"So wait, you don't get to eat any food?"
"Well, OK, but at least you can drink water."
"Nope, no water either."
That's how my third explanation of the week was going — this time with Tiger, one of my long-time students.
"But teacher," he spluttered, "if you don't eat or drink any water for a month, you'll die!" His big 11-year-old eyes widened. Surely, one of his favorite teachers wasn't attempting to starve herself.
So I explained.
No, I couldn't eat or drink anything — between 2:38 a.m. and 7:42 p.m. After that, I could eat and drink as I liked until 2:37 a.m.
Welcome to Ramadan, the ninth month of the Islamic calendar, which ended Saturday evening.
And now to answer the questions all adults asked.
No, I do not practice Islam. I am not Muslim, nor was I raised to be.
No, I have no plans to convert.
Yes, I still observed Ramadan, and yes, it was all my choice.
Allow me to explain.
This all started with a conversation with Manfriend, a man who'd spent years observing Ramadan with his family.
When he announced his plans to fast, I was shocked. He didn't observe most other traditions. Sure, he didn't eat pork, but that suited this vegetarian just fine. So why this? I mean, were we really discussing how an Islamic tradition would be carried out in our daily life in China?
He made clear he never expected — or even thought — I'd fast, too. He just wanted me to know. He explained his reasons, and I listened, eager to understand.
Ultimately, though, I realized I couldn't understand what a month of fasting did for a person — what it taught them or how it felt. How could I? The longest I'd gone without eating was during an ill-fated juice cleanse.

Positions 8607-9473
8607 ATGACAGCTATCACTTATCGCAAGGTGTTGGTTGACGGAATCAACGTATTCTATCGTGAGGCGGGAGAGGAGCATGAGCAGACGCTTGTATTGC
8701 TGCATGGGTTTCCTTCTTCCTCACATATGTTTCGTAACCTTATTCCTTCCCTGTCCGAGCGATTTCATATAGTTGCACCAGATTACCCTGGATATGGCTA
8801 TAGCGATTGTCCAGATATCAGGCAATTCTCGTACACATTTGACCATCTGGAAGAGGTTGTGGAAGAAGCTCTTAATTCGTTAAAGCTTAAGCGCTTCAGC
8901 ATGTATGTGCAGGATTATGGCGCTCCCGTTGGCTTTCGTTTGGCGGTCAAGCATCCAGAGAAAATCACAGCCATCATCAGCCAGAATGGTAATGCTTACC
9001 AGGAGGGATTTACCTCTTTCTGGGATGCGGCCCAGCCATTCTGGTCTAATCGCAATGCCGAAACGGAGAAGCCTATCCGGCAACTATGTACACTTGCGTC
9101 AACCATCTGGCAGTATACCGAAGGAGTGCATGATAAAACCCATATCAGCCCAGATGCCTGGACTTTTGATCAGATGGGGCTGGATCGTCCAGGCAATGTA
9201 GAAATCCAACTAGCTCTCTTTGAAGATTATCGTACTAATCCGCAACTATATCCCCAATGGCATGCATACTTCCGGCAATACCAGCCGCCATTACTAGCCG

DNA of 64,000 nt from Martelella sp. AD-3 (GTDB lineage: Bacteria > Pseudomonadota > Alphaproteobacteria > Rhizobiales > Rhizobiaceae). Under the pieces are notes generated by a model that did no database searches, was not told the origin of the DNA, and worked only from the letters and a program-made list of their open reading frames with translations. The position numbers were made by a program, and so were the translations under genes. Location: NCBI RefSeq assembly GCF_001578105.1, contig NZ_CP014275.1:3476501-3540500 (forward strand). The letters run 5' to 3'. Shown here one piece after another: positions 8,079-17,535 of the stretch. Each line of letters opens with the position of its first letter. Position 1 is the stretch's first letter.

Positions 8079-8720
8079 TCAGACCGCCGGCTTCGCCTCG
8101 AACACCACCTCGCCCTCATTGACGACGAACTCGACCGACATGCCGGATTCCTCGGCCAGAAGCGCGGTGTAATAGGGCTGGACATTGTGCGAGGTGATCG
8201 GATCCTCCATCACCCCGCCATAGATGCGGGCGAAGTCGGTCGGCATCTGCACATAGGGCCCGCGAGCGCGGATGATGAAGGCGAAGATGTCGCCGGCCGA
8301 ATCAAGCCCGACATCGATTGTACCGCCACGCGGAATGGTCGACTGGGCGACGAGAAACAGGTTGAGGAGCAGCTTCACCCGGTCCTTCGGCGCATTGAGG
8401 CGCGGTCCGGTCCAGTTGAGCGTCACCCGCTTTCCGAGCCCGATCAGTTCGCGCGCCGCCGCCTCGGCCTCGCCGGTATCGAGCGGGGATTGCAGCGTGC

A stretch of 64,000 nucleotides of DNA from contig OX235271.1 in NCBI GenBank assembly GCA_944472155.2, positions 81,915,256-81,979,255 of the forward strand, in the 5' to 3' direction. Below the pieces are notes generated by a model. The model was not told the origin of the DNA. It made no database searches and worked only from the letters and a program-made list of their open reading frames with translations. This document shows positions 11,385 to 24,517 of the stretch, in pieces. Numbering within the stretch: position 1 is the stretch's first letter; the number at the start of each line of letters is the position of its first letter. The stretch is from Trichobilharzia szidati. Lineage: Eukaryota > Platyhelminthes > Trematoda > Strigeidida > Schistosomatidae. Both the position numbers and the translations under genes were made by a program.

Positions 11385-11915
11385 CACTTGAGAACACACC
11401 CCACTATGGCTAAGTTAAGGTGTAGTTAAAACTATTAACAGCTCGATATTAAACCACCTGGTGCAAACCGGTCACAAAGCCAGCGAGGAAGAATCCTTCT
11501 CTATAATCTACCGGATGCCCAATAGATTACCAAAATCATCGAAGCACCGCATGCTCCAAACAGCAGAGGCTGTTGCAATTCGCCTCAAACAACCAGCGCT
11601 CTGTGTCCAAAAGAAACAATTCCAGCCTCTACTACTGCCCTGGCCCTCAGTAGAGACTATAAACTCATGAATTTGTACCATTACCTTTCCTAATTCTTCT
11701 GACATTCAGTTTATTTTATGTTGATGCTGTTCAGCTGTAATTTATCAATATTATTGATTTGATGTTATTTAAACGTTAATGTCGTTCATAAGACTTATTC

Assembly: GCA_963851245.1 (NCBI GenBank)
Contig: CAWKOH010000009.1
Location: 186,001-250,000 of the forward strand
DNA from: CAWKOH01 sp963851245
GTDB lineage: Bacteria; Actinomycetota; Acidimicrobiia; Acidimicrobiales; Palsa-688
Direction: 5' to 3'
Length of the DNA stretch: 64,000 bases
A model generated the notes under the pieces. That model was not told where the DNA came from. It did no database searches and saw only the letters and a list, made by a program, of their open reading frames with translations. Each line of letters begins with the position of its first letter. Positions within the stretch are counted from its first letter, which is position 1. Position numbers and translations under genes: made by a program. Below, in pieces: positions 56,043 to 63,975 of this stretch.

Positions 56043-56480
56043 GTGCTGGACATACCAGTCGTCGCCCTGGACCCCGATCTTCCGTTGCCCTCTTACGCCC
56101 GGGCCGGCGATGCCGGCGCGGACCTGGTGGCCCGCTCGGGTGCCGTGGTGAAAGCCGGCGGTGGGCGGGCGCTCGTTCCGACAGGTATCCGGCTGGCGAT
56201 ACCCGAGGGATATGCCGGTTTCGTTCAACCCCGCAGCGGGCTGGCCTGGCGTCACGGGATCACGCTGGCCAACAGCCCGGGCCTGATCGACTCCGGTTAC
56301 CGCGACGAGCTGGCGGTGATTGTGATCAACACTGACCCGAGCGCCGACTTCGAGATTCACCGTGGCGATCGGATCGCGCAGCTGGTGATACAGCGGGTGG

So, in a rather stubborn sort of way, I made my choice.
A choice that surprised (but I think delighted) Manfriend. A choice I diligently and carefully observed every day for the past month.
Folks in China had plenty to say — comments on how thin I was getting or questions about why I wasn't eating dinner. In this largely atheistic country, my students were most confused. They knew zhaiyuè (Ramadan) only as a facet of some religion they understood academically at best.
Mostly, people — here and back home — were left wondering about the woman who would do this without even being a member of that faith.
I get that. But as I'd made my choice, for my own reasons, I didn't need anyone to understand. I simply asked that others respect it as my decision.
As Ramadan neared its end, I told Manfriend about Tiger's mother over a late dinner. Tiger had told her I'd been observing Ramadan, and she knew Eid al-Fitr was near. Tiger's mother called to say she'd love to take me out for dinner to celebrate, as she knew many Muslims would be doing.
I smiled, too. I, an admittedly nonreligious woman, had nearly made it through my first Ramadan, all while living in a country as foreign to me as the tradition I was celebrating.
And I'd found plenty of (unlikely) support along the way.
Follow Alexandra's adventures overseas: coloradodaily.com/columnists. Stalk her: instagram.com/wildeyed_wandering.